Thursday, September 14, 2006

Jottings on Jenkins on the Philosophy of Flirting

Carrie Jenkins, "The Philosophy of Flirting" (via OPP):
What matters, I suggest, for distinguishing flirtations from these other actions, is the fact that in any genuine flirtation there should be an element of playfulness. Flirtation is, of its essence, playful, and intentionally so.

I think this is quite clearly false. Of course, people can flirt playfully, and probably enjoy themselves more when they do, but it doesn't take much to find people who don't. Some people who flirt are simply drunk; and there are all sorts of reasons not to consider drunk people playful. It takes a certain finesse to be playful, a bit of wit, and for most people alcohol is not conducive to either. For some people flirting seems to be more painful than playful; shy people, for instance, are only occasionally playful when they flirt. Jenkins notes this latter point; but apparently thinks that 'playfulness' need not be enjoyable. This might be so, although I think it doubtful, but it's not enough to get around the problem of painfully shy flirtation. Talking about playfulness also overlooks how desperate some flirting is; and desperation and playfulness don't seem to mix well.

Moreover, playfulness doesn't make much sense of most of the things people do and say when they flirt. It's difficult to see what's playful in saying, "Hi; I like that shirt; it brings out the color of your eyes," and that's sometimes all it amounts to. Saying something like this playfully would probably be counterproductive; it would make it sound less serious and straightforward than it was intended to sound.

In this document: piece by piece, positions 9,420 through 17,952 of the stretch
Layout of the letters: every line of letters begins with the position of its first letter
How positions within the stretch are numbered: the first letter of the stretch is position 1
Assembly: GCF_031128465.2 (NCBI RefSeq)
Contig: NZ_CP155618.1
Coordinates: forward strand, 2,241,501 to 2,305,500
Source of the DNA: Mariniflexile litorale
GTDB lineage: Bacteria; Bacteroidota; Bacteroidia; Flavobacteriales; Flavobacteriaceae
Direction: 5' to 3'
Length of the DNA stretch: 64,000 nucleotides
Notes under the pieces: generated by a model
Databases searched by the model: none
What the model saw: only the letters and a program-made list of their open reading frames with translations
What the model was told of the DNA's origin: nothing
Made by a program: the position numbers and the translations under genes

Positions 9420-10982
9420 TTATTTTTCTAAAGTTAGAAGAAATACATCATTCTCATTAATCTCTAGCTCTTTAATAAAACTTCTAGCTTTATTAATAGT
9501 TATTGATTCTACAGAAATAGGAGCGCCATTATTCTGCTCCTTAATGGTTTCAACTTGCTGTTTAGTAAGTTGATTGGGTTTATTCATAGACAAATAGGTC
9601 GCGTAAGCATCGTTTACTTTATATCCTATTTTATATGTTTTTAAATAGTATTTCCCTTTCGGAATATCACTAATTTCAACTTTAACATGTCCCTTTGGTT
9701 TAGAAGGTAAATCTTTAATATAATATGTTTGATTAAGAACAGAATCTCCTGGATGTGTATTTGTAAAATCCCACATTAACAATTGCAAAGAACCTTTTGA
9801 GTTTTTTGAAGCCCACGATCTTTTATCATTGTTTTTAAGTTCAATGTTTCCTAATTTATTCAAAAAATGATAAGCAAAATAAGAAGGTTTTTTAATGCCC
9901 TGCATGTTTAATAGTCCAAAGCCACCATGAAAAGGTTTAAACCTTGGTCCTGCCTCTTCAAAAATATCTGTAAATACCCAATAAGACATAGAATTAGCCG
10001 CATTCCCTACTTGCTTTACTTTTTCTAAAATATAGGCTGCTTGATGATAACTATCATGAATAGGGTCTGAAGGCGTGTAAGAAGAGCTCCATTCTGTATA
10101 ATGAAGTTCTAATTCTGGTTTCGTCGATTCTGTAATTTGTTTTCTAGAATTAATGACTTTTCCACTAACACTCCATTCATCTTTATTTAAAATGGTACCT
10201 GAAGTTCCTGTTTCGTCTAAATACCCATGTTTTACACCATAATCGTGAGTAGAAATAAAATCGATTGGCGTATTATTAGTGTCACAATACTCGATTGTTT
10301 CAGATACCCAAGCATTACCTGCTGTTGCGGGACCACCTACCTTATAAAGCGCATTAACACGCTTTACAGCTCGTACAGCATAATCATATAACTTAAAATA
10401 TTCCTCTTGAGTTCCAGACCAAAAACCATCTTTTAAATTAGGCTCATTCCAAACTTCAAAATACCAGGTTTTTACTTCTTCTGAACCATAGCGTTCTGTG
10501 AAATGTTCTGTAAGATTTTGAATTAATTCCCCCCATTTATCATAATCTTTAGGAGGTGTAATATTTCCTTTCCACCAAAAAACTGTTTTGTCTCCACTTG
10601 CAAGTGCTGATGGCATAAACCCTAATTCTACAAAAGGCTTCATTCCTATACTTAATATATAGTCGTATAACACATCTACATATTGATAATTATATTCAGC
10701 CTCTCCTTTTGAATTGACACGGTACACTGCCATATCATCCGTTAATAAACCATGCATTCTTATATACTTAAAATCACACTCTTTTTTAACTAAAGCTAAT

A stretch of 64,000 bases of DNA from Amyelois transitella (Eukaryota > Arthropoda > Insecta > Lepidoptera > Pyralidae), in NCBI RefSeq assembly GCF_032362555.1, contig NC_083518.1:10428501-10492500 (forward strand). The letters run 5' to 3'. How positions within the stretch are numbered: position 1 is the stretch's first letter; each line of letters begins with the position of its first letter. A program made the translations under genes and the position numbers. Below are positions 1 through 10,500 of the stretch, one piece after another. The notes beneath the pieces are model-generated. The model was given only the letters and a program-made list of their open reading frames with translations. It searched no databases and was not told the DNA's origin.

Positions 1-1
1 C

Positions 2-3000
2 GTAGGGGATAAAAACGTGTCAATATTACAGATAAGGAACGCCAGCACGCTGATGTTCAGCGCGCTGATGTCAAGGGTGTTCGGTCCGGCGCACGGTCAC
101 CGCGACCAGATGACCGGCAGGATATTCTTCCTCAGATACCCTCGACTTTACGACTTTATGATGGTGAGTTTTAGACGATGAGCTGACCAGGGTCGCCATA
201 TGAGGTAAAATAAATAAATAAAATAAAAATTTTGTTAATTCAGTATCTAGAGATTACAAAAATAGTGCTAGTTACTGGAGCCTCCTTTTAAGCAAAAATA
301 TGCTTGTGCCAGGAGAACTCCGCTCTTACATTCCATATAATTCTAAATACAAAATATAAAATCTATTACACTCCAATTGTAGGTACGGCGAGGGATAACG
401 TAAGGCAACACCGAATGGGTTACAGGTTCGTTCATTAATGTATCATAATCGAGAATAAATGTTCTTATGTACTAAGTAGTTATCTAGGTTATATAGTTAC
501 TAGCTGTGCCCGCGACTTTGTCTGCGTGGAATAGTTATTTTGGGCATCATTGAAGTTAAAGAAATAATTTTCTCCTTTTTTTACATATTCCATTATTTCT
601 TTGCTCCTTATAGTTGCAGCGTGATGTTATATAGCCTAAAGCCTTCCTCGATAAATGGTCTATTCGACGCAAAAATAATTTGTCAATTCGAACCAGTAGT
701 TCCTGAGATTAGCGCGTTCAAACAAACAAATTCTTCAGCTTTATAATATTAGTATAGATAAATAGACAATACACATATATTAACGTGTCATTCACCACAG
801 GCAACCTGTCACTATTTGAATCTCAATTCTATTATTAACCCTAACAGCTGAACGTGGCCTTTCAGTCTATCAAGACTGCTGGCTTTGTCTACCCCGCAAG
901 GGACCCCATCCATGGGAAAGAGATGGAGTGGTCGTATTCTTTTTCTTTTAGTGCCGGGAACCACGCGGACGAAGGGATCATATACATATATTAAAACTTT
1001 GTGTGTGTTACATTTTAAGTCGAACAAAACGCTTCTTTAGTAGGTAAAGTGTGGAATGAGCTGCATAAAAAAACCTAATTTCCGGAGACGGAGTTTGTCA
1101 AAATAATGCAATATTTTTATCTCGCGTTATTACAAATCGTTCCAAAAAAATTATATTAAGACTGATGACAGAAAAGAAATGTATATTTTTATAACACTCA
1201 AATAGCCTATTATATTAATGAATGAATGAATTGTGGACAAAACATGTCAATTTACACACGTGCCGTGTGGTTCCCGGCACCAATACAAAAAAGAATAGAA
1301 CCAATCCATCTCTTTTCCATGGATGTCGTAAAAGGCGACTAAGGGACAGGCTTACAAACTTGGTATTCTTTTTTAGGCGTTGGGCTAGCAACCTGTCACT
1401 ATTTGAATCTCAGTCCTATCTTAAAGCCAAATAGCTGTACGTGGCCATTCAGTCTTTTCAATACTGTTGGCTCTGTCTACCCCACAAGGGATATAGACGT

Most people seem to spend most of their flirtation hoping that the other person will pick up tiny little signals rather than (as Jenkins makes it sound) setting out with great resolution and confidence "to raise the issue of romance/sex to salience" (as Jenkins puts it). Most people are not very good at it, and aren't trying to get much out of it; they're just trying to catch the other person's attention, or have a little fun, or express how gee-golly-gosh the other person is.

It's also probably not true that flirtation, as such, has such a direct relationship with romance and/or sex as Jenkins thinks. For one thing, not all flirtation is for the purposes of romance or sex, or even for making it salient, whatever precisely that might mean. Genuinely playful flirtation, in fact, is often very ambiguous in this way -- some people flirt just for the fun of it, and not because they have any sort of romance or sex in mind. They might even be annoyed if the possibility were raised, because it would break the fun of a harmless flirtation that no one thinks is going anywhere.

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